To become a Dental Hygienist, you will likely need to obtain an associate degree in dental hygiene. These programs often take about three years to complete. Although requirements vary by state, all DHs must hold a license.
Some Dental Hygienists may even pursue a bachelor’s or master’s degree. These degrees may be required for research, teaching, or clinical practice in public or school-health programs. To find a program, look at community colleges, vocational schools, or universities. In addition, the Commission on Dental Accreditation has accredited over 300 Dental Hygiene programs. Areas of study in these programs may include anatomy, medical ethics, and periodontics (i.e., the study of gum disease).
Tip #2: High school students who would like to become Dental Hygienists should consider courses in biology, chemistry, and math. Keep in mind that many DH programs require their applicants to complete prerequisites, which typically include college-level courses. Summer school, anyone?
Similar to Dental Assisting, you can learn more about specific certifications or licensing requirements by contacting your state’s Board of Dental Examiners.
Dental Assistant vs. Dental Hygienist: Work Environment
Where Do Dental Assistants Work?
According to the U.S. Bureau of Labor Statistics (BLS), Dental Assistants held about 354,600 jobs in 2019. Their largest employers fell into three main categories:
- Offices of dentists
- Offices of physicians
DAs work under the supervision of dentists and often support Dental Hygienists during their day-to-day activities. They might wear safety glasses, surgical masks, protective clothing, and gloves. Many Dental Assistants work full-time, though some may work on the evenings or weekends.
Where Do Dental Hygienist Work?
According to the BLS, Dental Hygienists held around 226,400 jobs in 2019. Their largest employers fell into the same three categories as Dental Assistants, with offices of dentists overwhelmingly at the top (93%).
Similar to DAs, Dental Hygienists follow protocol and wear safety glasses, surgical masks, and gloves. Unlike Dental Assistants, many DHs work part-time. This is because some dentists only hire hygienists to work a few days each week. Because of this, a Dental Hygienist might work for several different dentists.
Dental Assistant vs. Dental Hygienist: Salary
How Much Do Dental Assistants Make?
According to the BLS, Dental Assistants earn about $40,000 per year. The top 10 percent of DAs can earn over $56,000. Dental Assisting salaries can vary depending on your location and level of experience.
The following is a list of the highest paying states for Dental Assistants:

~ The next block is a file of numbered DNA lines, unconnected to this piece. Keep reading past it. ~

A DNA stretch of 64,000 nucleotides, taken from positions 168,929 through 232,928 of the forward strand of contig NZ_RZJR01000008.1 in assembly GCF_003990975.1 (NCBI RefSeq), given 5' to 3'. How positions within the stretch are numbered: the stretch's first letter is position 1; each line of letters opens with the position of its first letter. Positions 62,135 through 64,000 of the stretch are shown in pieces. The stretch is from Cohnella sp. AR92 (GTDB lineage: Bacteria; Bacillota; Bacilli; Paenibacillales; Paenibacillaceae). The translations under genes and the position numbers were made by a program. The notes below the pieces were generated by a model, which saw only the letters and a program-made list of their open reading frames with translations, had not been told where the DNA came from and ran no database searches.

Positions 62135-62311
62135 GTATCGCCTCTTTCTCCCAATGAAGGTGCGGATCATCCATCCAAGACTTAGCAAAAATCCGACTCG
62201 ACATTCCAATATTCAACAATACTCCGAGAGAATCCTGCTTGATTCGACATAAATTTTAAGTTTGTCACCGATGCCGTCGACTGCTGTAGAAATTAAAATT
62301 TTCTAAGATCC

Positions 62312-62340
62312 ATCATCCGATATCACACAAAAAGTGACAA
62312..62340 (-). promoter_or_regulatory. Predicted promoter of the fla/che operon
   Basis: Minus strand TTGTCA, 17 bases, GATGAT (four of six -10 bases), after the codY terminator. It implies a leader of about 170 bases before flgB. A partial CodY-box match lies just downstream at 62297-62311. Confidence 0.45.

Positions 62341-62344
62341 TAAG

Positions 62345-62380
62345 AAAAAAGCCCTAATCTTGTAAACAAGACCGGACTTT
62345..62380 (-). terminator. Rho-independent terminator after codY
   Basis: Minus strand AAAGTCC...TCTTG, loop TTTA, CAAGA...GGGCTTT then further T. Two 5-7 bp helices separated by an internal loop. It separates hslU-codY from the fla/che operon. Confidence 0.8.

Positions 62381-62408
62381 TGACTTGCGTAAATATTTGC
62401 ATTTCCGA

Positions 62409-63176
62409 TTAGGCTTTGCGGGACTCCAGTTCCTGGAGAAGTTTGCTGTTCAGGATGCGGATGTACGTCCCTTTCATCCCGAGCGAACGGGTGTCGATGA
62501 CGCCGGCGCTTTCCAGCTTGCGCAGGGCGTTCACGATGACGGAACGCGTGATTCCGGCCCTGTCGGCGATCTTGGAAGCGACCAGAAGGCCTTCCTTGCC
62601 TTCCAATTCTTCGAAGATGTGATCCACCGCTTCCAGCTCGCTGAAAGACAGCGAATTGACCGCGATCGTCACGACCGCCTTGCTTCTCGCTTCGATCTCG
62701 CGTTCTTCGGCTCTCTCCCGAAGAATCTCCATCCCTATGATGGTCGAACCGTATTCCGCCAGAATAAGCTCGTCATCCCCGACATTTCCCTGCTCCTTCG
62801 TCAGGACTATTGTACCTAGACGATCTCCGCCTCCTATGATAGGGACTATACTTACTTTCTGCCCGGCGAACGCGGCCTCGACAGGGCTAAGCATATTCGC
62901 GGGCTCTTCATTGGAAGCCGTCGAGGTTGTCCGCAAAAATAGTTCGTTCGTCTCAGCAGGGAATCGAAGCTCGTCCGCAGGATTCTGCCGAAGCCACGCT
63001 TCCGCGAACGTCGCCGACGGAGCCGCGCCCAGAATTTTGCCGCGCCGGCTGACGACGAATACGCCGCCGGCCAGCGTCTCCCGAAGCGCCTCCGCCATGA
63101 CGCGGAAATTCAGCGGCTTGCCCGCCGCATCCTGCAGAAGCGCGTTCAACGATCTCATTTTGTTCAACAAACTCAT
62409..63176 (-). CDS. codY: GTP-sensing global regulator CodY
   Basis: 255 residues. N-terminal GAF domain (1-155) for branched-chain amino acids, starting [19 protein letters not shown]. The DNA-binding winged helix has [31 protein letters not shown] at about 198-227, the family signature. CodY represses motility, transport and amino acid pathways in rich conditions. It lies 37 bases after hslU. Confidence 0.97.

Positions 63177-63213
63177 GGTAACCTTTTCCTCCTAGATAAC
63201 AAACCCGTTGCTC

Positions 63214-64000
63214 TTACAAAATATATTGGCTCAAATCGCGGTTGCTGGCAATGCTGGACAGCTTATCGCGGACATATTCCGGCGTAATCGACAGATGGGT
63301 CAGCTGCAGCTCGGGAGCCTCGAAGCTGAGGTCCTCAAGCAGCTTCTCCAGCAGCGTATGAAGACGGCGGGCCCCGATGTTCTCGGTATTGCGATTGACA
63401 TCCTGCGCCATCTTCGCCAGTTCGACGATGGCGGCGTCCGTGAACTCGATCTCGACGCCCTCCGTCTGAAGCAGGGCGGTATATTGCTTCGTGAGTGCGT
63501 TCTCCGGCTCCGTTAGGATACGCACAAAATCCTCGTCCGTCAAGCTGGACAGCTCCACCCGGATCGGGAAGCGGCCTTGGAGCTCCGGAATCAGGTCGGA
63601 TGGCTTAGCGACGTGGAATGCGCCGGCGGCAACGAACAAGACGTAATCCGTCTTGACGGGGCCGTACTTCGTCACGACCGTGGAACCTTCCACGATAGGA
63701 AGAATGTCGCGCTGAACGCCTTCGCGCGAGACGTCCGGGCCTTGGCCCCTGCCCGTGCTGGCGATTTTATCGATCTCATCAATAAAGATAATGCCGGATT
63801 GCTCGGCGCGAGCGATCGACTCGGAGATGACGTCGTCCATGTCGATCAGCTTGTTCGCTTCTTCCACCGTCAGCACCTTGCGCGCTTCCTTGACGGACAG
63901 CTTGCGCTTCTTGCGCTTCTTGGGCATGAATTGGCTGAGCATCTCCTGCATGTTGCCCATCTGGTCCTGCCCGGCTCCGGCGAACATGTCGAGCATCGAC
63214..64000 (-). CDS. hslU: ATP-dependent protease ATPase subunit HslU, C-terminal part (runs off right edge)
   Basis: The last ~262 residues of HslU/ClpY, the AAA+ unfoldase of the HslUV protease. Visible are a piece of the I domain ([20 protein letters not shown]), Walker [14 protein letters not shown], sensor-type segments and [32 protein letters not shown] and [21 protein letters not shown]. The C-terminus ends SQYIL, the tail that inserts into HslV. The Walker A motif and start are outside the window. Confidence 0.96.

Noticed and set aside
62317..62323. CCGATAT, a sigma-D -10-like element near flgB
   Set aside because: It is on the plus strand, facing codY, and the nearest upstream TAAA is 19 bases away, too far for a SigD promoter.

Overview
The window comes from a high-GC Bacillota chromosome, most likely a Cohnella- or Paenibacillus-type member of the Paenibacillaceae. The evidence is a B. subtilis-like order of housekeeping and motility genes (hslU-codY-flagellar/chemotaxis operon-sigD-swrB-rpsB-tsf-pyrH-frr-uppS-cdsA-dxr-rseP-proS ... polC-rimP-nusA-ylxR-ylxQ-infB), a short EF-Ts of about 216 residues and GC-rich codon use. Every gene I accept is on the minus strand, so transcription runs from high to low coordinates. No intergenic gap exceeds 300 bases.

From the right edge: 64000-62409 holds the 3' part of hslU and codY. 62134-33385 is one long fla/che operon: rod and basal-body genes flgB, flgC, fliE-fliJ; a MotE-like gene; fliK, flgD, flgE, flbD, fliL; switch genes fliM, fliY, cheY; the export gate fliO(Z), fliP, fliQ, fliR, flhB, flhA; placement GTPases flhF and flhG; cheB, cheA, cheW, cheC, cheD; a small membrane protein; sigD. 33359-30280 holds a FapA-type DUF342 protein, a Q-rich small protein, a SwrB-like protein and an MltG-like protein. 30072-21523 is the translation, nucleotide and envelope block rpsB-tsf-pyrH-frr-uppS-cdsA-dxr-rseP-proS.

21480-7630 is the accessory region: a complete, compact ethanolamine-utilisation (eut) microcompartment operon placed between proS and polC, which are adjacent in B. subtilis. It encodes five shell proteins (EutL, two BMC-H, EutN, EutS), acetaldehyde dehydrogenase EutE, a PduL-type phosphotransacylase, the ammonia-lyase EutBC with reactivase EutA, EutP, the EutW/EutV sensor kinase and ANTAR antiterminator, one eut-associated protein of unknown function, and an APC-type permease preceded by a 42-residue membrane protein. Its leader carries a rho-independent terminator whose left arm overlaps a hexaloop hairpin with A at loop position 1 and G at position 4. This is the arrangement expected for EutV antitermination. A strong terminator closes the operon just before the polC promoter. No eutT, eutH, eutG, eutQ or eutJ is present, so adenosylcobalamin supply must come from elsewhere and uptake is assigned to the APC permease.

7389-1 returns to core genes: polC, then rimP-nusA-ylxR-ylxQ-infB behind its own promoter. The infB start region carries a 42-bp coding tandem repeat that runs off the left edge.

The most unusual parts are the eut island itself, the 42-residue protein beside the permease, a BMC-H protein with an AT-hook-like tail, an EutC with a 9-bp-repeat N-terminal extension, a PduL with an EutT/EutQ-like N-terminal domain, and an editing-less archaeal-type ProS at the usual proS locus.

|State||Average Hourly Wage||Average Salary|
The highest paying cities for Dental Assistants include:
|City||Average Hourly Wage||Average Salary|
|Santa Rosa, CA||$26.93||$56,010|
|San Jose, CA||$25.18||$52,380|
|San Francisco, CA||$24.76||$51,510|
Dental Assistant Job Outlook
The BLS projects the employment of Dental Assistants to grow 7 percent by 2029, which is faster than the average for all occupations (4%). As the elderly population ages, the need for dental hygiene and oral healthcare will only increase. Dentists will likely need to hire more Dental Assistants to complete routine tasks, which would allow dentists to complete their work in a timelier manner.
How Much Do Dental Hygienists Make?
In terms of compensation, Dental Hygienists are paid more than DAs. According to the BLS, the average salary of a Dental Hygienist is about $76,000. The top 10 percent of Dental Hygienists can earn more than $103,000.
The following is a list of the highest paying states for Dental Hygienists:
|State||Average Hourly Wage||Average Salary|
|District of Columbia||$49.22||$102,380|
The highest paying cities for Dental Hygienists include:
|City||Average Hourly Wage||Average Salary|
|Santa Maria, CA||$67.38||$140,150|
|Santa Rosa, CA||$54.52||$113,390|
|Santa Cruz, CA||$52.89||$110,020|
Dental Hygienist Job Outlook
Like Dental Assisting, employment of Dental Hygienists is expected to grow. The BLS projects that by 2029, employment will increase by 6 percent, which is also faster than the average for all occupations (4%).
The baby-boomer population has increased the demand for dental services. Since they have kept more of their teeth than other generations, they will require more maintenance and overall dental care. Dentists are expected to hire more Dental Hygienists and expand their team in general.
Why Should You Pursue a Career in Dental Care?
Pursuing a career in Dental Assisting is a better choice if you are just starting your post-high school education. The beauty of enrolling in a DA program is that you can complete the program within a year. Moreover, DA training covers a variety of skill sets, which is highly desirable to employers.
Both roles could be an excellent alternative for anyone looking to make a career change. They both require a steady pair of hands and an eye for detail. Since you are likely to serve numerous patients each day, it’s also vital that you present a friendly and personable demeanor.
The BLS reports that Dental Assisting is one of the fastest growing healthcare roles. If you want to climb the ladder in oral healthcare, you may want to start with Dental Assisting.
Jumpstart Your Career as a Dental Assistant
At Unitek College, you can gain the knowledge and skills you need to excel as a Dental Assistant in as little as 10 months. Our dynamic curriculum now combines virtual instruction with simulation training and a supervised externship.
The Dental Assisting Program is available at: